top of page
  • Writer's pictureCarlie Ideker

The Weight of a Name

In early September of 2022, over 650 geographic features across the United States received new names. The concerted effort, led by Secretary of Interior Deb Haaland and executed in Secretarial Order 3404, targeted derogatory and racist place names on federal public lands. In Wyoming, over 40 features across 16 counties received unique monikers that removed the slur against Indigenous women.

The new names are welcoming for everyone, a standard that should be inherent in our public lands and wild places. For those who argue the word isn’t offensive, the field of etymology exists to study the origins of words and changes in their meaning over time. Language is fluid and unfortunately, co-opting and weaponizing words happens all too often. In fact, this isn’t the first time the U.S. Board of Geographic Names has changed racist or derogatory geographic place names and it likely won’t be the last.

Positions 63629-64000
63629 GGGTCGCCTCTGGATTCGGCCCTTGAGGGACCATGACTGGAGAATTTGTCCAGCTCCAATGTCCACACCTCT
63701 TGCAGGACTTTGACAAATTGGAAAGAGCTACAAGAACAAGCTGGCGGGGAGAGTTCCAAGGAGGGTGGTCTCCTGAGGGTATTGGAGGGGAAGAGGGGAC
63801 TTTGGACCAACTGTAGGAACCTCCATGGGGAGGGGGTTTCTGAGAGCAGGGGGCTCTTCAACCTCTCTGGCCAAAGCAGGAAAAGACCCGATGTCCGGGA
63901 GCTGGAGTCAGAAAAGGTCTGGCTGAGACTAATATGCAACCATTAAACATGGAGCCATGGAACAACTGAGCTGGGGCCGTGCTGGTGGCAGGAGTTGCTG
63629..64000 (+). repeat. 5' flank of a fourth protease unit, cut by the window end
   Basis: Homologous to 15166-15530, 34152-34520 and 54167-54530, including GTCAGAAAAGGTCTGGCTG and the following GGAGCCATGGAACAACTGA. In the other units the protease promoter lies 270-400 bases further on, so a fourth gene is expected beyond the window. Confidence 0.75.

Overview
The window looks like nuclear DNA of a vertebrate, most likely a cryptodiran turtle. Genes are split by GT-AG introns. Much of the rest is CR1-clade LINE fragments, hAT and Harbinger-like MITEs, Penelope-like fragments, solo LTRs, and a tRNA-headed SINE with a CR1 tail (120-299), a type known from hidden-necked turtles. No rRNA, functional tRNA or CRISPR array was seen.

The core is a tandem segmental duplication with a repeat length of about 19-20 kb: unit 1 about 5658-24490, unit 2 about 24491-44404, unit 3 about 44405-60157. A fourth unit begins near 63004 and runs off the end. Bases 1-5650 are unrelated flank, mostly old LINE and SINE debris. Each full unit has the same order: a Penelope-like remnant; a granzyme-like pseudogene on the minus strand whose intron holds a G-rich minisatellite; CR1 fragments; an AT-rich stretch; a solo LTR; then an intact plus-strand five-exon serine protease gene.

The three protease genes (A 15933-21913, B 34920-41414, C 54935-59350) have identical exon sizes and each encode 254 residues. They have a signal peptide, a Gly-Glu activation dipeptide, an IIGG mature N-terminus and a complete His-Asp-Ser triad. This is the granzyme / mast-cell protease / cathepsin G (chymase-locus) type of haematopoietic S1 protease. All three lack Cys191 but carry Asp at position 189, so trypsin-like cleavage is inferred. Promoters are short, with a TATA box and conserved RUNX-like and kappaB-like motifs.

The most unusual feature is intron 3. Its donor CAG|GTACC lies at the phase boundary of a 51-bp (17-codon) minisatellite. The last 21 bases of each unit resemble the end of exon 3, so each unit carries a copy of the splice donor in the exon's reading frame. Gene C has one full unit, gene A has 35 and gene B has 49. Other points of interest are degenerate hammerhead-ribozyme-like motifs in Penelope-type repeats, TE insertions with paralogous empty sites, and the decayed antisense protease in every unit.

In western Wyoming, places like Fireweed Creek and Paateheya’ateka’a Naokwaide (Elk Eater Creek) now have distinguishing geographic identifiers, each with their own story. The locations that carry Shoshonean names are a direct reminder of the living history and ongoing connection between Indigenous Peoples and the landscapes they have called home for thousands of years.

For WWA, the renaming effort represents an important step in protecting our remaining public wildlands through equitable and comprehensive management. The future of these wild places depends on the relationships we forge between communities, organizations, agencies, and Indigenous Tribal nations. Let’s make them count.

To learn more, please visit the following article links:

Recent Posts

See All


bottom of page